David Ogilvy said the role of advertising is to sell, and that nothing should distract us from this sole purpose – but he never had to contend with the prospect of an existential climate emergency.
Last month, Extinction Rebellion provided a potent example of grass roots, youth-led people power when they hijacked London, met with environment secretary Michael Gove and Labour leader Jeremy Corbyn, and got parliament to declare a climate emergency.
These unseasonably warm winds of change are also being felt in less likely climes. In the boardroom, Legal and General have been busy divesting from the worst polluters; in parliament, Greta Thunberg has been repping the kids with global school strikes; and on Netflix, David Attenborough has been breaking hearts with Our Planet.
For the first time, action and conversation are happening at every level, except in advertising. Are we clinging to the Ogilvy’s notion that our job is to sell, regardless of the sustainability of what we’re helping to push or — in a tough economic environment — are we just glad of the business?
It’s no longer possible to be agnostic in a world that’s heading to some version of hell in a handcart; we need to be on the side of preserving what’s left of this planet. For me, that means working with companies that genuinely endeavour to make the world a better place.
It’s brilliant business for brands to consider the vociferous power of the conscious consumers. Every sector is affected, with a correlation between impact and instagrammability: the number of vegans in the UK soared to 3.5 million in 2018, and consumer demand is being fed by edgier brands like Oatly, who are providing alternatives to milk and lending added kudos to a lifestyle. Bigger brands are also embracing the change, with M&S introducing vegan ranges, Pizza Express offering vegan options and even Guinness discarding the fish bladder after 250 years.
The climate emergency has established a moral imperative and a strategic business opportunity, so how do agencies respond?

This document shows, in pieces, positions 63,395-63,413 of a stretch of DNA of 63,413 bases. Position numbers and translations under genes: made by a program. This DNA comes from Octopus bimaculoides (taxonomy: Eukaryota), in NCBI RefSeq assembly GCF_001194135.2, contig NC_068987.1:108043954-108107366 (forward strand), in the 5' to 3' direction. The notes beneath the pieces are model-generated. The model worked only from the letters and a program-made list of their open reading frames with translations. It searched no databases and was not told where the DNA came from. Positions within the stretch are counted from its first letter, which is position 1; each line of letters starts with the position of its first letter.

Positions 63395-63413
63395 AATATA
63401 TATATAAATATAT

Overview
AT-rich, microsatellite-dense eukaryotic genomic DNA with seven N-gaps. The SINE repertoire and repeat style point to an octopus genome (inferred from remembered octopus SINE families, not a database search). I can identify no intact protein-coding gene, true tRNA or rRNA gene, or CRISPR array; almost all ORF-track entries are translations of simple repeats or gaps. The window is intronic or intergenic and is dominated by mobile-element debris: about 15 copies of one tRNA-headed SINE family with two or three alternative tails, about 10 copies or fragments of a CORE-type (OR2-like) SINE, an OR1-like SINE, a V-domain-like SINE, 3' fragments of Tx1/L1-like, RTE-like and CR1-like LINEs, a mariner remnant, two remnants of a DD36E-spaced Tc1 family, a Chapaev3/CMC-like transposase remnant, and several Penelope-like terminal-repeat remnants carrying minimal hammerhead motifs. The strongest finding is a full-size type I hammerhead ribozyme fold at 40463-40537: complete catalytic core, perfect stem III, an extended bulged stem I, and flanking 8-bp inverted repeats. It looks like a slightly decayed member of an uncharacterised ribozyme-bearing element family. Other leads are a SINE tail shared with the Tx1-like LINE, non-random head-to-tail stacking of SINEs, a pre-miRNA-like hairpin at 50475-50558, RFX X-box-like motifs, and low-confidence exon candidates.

1. The Vegan Option
If you adopt a purist approach to who you work with, you’ll gain the smug satisfaction of knowing you’re better than the rest of us but you will be left with barely any options, like a vegan in the 1990s. Most big brands have some toxic skeletons in the non-FSC approved closet, so this approach, somewhat ironically, doesn’t appear to be sustainable.
Flexitarians are about taking a more intentional and conscious approach to your diet. In essence, it’s about eating more plant-based meals and cutting out processed meat. Stretching this tenuous metaphor, this could mean a new mindfulness, assessing clients not just on the fame or fortune criteria but also on their environmental impact and intentions.
3. The Holistic Approach
A lot of marketers have no right to appeal to conscious consumers because their business and products are anything but. They need to take a joined up and holistic approach, informed by maximum awareness of inputs and outputs. Remember that pants Gillette advert, #BestMenCanBe? It was so bad partly because Gillette had no track record in women’s rights, yet made a transparent attempt to cash in on this new purpose trend they’d heard about.
Whichever route they choose, agencies need to take a broader approach to a client’s business, helping to identify the commercial opportunities but also working out how they can be fit to meet them, otherwise they’ll just end up exposing the client to backlash and ridicule.
This might require bringing in external expertise, sustainability consultants for instance, so they can start to make changes that will appeal to new audiences and future-proof their company as well as help the planet.
Making this initial investment will not only pay back in terms of a brand’s appeal to today’s consumer, but it can result in saving costs and maintaining prices, creating a virtuous circle of opportunity.
Joe Wade is a two-time Comedy BAFTA nominee and one-time winner and the co-founder of Don’t Panic.